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Wednesday, 16 October 2019
Page: 3077


Senator ROBERTS (Queensland) (10:15): As a servant to the people of Queensland and Australia, I rise to speak about the Treasury Laws Amendment (2019 Tax Integrity and Other Measures No. 1) Bill 2019 now before the Senate. After all, the Senate is a house of review, and the change we have achieved together today is a clear example of the Senate delivering on its core purpose of review.

I speak to One Nation's achievements in standing up again for the people of Australia—particularly for those people from rural and regional Australia who would have been belted by the effects of this bill had we not stood up for them and changed the bill. I would also like to acknowledge the cooperation and valuable support of our crossbenchers, including Centre Alliance, who supported our stand when we raised this matter with them. Their change to schedule 5, after discussions with us, has achieved a win over big government for hardworking Australians so that we are not dobbed into credit reporting agencies by the Australian Taxation Office. Senator Patrick, I acknowledge your office's working with our office. I commend the Senate for adopting this.

The inclusion of our real checks and balances will protect the rights of individual Australians from government and from tax office interference with our basic property rights. It was unfortunate, to say the least, that this bill, in its original form, had not adequately considered the consequences of such onerous provisions to everyday Australians. We identified the obvious problems with schedule 3, which would have denied the farmers the right to claim for expenses associated with their land. Our primary producers should not be disadvantaged just because their land is not earning income every year. If it weren't for One Nation and the support we got from the crossbenchers, this would not have happened.

I remind the Senate that farmers have financial obligations and costs, such as land and weed management, that continue even when a property is vacant and not earning income. The government disallowing a claim for legitimate expenses does not recognise the long-term approach that farmers take in agriculture. As a digression, let me mention again United Nations Agenda 21, where farmers are prevented from using parts of their land that they've portioned off, yet they still have to maintain that land and still have the costs of maintaining that land. We need to not just talk about the assets the farmers have; we need to talk about the costs that government imposes arbitrarily on them as part of an international dictate.

Let's get back to this bill. It is also important to consider the potential impact to everyday Australians outside the city, outside the farming areas, such as the unit owners in capital cities, like those of Opal Tower, who may have been caught in this bill's net had we not acted. Months after hundreds of people were evacuated from the Opal Tower in Sydney's west, residents still fear that they won't be able to return home until late this year. It seems only fair that Australians such as these should be able to claim for legitimate deductions while their investment property is not habitable.

We all have a role to play in protecting the productive capacity of our agricultural land, our rural businesses, and our homes. Our primary producers, in particular, contribute so much to our lifestyle and to our unique Australian culture. Just like this bill, the government has talked about recent dam refurbishment projects as though they were solving all of our problems. The truth is they are not. The people of Australia would prefer to see that the government stop tinkering around the edges and that they get on and invested in new water storage capacity. This will go a lot further towards ensuring water security for our farms and farmers. The facts are that the government has announced two dam refurbishments, not new dams, and this is just a drop in the ocean compared to what we really need to drought-proof rural Australia. Government sees the need to distort the message, to look good, whereas what we are about is doing good.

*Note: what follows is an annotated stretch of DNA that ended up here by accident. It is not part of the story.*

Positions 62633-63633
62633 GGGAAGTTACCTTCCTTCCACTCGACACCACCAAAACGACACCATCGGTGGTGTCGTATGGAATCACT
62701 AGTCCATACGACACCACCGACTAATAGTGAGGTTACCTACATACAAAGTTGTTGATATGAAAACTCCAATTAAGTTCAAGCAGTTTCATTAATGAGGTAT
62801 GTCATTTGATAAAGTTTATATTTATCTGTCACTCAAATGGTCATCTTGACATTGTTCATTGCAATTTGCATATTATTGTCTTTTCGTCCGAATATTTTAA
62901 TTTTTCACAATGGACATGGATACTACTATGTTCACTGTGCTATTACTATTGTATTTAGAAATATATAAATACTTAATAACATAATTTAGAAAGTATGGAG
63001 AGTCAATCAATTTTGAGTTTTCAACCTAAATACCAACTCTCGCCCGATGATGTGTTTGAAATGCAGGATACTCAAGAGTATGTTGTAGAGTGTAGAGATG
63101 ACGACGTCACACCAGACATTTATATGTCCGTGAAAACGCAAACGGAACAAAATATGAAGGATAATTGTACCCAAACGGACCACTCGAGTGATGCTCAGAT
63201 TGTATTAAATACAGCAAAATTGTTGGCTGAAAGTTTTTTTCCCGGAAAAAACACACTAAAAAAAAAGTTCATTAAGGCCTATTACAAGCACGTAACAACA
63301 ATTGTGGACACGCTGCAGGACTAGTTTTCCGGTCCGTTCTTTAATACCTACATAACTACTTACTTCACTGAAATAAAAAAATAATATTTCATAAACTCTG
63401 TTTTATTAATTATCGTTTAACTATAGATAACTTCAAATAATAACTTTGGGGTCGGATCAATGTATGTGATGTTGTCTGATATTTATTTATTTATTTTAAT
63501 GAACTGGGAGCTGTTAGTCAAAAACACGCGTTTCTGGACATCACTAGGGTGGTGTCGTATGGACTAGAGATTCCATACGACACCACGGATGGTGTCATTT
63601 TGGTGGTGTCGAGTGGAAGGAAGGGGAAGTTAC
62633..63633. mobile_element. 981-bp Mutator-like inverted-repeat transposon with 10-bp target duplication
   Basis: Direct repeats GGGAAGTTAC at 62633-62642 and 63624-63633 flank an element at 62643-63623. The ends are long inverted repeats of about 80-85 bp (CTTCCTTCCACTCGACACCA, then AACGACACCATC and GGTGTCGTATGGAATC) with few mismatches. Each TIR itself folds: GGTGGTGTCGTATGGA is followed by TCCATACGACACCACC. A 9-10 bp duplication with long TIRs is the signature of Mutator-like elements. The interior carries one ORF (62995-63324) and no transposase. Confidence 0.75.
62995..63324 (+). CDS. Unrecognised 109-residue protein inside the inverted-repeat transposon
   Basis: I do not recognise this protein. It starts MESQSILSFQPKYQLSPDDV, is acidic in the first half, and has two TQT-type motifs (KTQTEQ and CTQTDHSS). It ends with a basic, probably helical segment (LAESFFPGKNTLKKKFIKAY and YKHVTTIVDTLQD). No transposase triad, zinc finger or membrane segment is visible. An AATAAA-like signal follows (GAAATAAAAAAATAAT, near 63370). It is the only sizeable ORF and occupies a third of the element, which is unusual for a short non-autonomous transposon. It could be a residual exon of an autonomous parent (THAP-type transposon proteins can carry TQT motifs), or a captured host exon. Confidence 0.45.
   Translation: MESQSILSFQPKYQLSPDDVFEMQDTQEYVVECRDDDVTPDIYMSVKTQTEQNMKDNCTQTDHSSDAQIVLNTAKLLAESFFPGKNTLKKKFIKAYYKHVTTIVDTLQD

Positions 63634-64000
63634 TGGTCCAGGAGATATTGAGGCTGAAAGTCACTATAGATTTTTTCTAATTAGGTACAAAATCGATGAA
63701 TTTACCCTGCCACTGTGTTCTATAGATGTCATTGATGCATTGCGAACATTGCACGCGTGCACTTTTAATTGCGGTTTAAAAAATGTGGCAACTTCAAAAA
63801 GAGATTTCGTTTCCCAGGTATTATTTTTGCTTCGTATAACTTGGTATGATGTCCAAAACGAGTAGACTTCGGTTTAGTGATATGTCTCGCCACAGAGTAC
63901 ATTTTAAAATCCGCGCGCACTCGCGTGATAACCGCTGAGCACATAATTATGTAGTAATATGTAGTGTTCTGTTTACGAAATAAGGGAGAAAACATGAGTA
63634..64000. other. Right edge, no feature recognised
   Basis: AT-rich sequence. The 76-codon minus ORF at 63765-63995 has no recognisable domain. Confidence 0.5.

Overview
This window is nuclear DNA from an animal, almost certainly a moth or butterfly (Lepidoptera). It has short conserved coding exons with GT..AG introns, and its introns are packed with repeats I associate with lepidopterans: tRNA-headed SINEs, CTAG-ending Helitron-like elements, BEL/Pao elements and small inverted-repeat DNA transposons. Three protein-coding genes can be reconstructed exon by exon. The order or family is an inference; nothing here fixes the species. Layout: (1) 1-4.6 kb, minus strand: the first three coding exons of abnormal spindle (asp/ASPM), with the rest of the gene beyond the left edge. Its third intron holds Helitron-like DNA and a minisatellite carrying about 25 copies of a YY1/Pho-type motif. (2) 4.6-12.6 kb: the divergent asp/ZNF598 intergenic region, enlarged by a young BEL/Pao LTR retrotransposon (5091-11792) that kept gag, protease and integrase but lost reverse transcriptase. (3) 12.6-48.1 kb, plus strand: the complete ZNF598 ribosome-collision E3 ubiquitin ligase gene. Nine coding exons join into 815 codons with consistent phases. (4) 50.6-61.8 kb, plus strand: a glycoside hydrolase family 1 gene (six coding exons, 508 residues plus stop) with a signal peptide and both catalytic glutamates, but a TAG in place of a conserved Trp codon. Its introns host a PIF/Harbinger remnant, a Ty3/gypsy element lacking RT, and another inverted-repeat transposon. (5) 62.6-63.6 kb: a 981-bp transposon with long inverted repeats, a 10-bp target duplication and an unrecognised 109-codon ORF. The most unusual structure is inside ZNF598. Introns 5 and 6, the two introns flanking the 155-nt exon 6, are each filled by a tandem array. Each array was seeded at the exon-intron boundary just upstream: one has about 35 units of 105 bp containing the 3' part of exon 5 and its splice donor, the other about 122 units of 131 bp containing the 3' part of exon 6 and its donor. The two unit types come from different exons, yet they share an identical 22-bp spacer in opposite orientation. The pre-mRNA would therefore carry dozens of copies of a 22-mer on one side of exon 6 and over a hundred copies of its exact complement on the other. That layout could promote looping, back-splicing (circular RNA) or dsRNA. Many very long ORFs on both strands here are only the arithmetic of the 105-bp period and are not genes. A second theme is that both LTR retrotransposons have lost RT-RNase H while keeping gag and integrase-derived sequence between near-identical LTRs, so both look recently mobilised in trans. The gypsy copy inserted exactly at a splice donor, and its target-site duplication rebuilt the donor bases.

On 17 September 2019 Minister Littleproud stated that water storage in Queensland had dropped from 2.75 to 1.75 megalitres per person and said that there has been no water storage planning or thinking. What the hell is going on in this country? We consider the problems we have encountered with this amendment bill on tax, and I ask the question on behalf of our farmers and regional communities: where are your visionary water storage projects, what funds have been allocated to each and what stage are they at today?

The same can be said of our tax laws as a whole. It is time for real tax reform. Everyday Australians do not want more tax amendments and a pile of complex tax laws. They deserve a better, simpler system. It is time for the government to stop just trying to look good and to focus on doing good. One Nation would not wish such onerous conditions as were contemplated in this original bill on anyone and we would not want people to be disadvantaged further through the unintended consequences of this bill as it originally was. I acknowledge the work of the skilled and professional team in my office, who are the ones who identified the risks in the proposed amendment bill and who were able to clearly see the unintended consequences for hardworking everyday Australians.

In conclusion, we in One Nation will continue to deliver on the core purpose of the Senate as a house of review. This amendment bill is a clear example of the Senate achieving that core purpose. We and the other crossbenchers are doing our best to review legislation and to work with the government to protect the lifestyle, jobs, property rights and assets of hardworking everyday Australians.